The Five Best Junior Welterweight Battles of All-Time

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This Saturday at the Home Depot Center in Carson, California, Mike Alvarado and Brandon Rios will go toe to toe in what most see as a guaranteed instant classic. The junior welterweight clash between the two Mexican-American brawlers may, technically, be the chief support to the Nonito Donaire-Toshiaki Nishioka main event, but there's little doubt that it could very well provide the evening's most memorable moments.

Here's a look at five other 140 lb. classics that captivated the boxing world:

Aaron Pryor TKO 14 Alexis Arguello

Orange Bowl, Miami, Florida. November 12, 1982

Regarded by many as one of the greatest fights of all-time, this clash for Pryor's WBA junior welterweight title pitted the frenetic aggression of Pryor against the smooth warrior class of WBC lightweight champ, Arguello. The clash of styles resulted in a back and fourth war with Pryor eventually stopping his opponent in the fourteenth round. Ten months later, the two tangled one more time with Pryor stopping Arguello again, this time in the tenth round.

Julio Cesar Chavez TKO 12 Meldrick Taylor

Las Vegas Hilton, Las Vegas, Nevada. March 17, 1990

In a battle of undefeated junior welterweight champs, IBF titlist, Taylor took on WBC champ, Chavez in a dream clash of styles and temperaments. Taylor, using his superior hand speed, built an early lead, nearly sweeping the early rounds on two of the three judges' scorecards. But Chavez slowly worked his way back into the contest, hitting Taylor heavy to the body and gradually grinding him down. By the twelfth and final round, Taylor was an empty shell and Chavez was coming on strong, working under the correct assumption that he needed a knockout to win. With seconds left in the bout, Chavez sent Taylor to the canvas with a hard right hand and, while Taylor was able to beat the count, he was in no condition to continue. Much to the dismay of many, referee Richard Steele would stop the contest with two seconds left, further increasing the legendary status of "El Gran Campeon Mexicano." In the rematch four years later, Chavez would stop a badly-faded version of Taylor in the eighth round.

Micky Ward MD 10 Arturo Gatti

Mohegan Sun Casino, Uncasville, Connecticut. May 18, 2002

Technically, this was not a junior welterweight bout since both fighters weighed in one and a half pounds over the 140 lb. limit, but how could anyone leave this hardcore classic off any Top 5 list on such a technicality? Gatti-Ward became an instant classic and a fixture on most fight fans' all-time best fight lists. The back and forth brutality had fans on their feet and still, to this day, excites those who have likely seen the bout several times already. This classic clash, won via decision by Ward, elevated two relatively marginal fighters into cult figure status. It would also produce two entertaining rematches, both won by Gatti.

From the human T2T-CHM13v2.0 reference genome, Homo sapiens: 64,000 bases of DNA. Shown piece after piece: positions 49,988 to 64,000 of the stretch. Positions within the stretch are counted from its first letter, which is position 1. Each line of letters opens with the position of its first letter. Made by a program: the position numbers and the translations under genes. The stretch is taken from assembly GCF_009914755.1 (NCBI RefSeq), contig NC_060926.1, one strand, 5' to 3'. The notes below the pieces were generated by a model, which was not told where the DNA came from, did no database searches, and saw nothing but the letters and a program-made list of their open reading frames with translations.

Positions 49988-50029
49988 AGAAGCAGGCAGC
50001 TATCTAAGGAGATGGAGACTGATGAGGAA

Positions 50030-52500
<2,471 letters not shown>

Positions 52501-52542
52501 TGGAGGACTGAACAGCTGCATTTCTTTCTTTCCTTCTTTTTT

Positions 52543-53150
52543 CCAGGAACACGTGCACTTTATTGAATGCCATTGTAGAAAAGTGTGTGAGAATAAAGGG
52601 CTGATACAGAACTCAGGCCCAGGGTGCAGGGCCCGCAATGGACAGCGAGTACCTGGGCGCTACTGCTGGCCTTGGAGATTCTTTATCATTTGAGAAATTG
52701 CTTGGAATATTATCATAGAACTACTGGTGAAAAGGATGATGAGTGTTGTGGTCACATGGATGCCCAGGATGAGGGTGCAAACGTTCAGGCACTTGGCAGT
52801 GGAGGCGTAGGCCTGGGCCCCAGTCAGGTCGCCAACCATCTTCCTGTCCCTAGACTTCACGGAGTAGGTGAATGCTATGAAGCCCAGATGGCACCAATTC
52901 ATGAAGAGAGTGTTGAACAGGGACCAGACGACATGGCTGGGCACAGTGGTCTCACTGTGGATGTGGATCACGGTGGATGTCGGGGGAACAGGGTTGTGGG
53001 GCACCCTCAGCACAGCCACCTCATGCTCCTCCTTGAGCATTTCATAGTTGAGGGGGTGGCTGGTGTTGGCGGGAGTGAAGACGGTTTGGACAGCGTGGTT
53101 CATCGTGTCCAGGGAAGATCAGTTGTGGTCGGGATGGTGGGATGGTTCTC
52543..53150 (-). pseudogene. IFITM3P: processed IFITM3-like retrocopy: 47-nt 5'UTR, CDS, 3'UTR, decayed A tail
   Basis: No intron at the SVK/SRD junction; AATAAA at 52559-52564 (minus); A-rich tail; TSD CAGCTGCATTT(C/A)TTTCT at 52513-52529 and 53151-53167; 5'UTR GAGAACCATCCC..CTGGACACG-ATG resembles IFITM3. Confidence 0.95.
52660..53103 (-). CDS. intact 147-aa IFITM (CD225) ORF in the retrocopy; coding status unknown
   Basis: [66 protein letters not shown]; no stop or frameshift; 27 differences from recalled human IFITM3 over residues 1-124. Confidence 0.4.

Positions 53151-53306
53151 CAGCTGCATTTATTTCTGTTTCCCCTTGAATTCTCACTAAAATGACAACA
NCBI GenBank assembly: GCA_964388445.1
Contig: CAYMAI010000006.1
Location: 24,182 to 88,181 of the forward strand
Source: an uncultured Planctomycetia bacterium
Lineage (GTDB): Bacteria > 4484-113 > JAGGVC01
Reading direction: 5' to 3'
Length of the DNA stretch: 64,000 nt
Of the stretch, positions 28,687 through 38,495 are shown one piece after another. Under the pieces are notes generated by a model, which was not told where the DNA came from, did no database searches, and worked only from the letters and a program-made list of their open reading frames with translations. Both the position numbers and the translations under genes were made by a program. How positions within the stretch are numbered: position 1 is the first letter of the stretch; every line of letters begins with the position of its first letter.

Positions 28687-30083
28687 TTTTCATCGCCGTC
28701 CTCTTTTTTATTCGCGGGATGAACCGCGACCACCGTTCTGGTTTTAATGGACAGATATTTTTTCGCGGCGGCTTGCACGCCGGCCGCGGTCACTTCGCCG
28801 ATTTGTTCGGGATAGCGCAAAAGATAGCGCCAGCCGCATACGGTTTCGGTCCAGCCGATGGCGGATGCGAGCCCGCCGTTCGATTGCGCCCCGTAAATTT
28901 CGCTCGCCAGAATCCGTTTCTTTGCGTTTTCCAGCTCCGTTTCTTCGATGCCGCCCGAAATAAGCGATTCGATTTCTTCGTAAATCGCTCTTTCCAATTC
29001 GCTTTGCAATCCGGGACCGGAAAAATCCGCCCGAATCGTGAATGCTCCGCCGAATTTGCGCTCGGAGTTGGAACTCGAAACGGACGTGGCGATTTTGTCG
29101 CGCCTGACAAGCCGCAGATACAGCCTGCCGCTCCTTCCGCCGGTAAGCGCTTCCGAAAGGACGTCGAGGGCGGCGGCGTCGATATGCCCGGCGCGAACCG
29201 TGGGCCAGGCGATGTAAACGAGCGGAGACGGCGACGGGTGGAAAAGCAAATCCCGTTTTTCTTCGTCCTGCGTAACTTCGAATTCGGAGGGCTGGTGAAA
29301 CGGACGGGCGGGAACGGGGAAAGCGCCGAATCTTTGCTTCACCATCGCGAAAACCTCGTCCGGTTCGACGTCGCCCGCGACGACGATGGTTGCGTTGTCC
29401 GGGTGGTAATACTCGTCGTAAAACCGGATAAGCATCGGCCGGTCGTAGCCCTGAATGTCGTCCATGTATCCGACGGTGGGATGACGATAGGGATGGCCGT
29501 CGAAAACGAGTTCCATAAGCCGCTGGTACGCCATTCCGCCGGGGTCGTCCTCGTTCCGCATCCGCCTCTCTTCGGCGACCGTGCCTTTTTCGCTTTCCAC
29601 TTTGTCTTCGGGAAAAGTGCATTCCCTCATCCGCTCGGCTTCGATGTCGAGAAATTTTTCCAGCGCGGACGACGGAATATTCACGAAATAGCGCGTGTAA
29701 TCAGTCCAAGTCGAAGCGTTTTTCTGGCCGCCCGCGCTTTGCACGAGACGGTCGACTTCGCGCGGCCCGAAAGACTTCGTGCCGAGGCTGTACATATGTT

Marcos Maidana TKO 6 Victor Ortiz

Staples Center, Los Angeles, California. June 27 2009

Golden Boy's Victor Ortiz was being groomed for stardom and a world title shot when he was signed up to face the unknown, free swinging Argentine battler, Maidana. Early on, though, it became painfully obvious that Ortiz's resume-filler was going to be a real, legitimate battle. Maidana would survive a knockdown midway through the first round, battling back to send Ortiz to the canvas right before the round's closing bell. Following two knockdowns in the second, the Argentine would step up the pressure against a tough, but increasingly troubled Ortiz. In the sixth round, Ortiz, battered and bloodied, collapsed under the relentless pressure, passively going along with referee Raul Caiz Sr.'s decision to wave off the bout.

Micky Ward UD 10 Emanuel Augustus

Hampton Beach Casino, Hampton Beach, New Hampshire. July 13, 2001

The combination of Ward's brawling and Augustus' accurate, tenacious boxing immediately produced something truly special, prompting Teddy Atlas to tell viewers on ESPN's Friday Night Fights to call their friends and tell them to tune in. Atlas' assessment was dead-on as Ward and Augustus (then known as Emanuel Burton) would combine to throw 2,100 punches over ten rounds. Ward would come away with the decision victory, but both fighters would win their share of fans after this battle and the fans would be able to boast of having seen a modern classic.


Paul Magno was a licensed official in the state of Michoacan, Mexico, and a close follower of the sport for more than 30 years. His work can also be found on Fox Sports and The BoxingTribune. In the past, Paul has done work for Inside Fights, The Queensberry Rules and Eastside Boxing.


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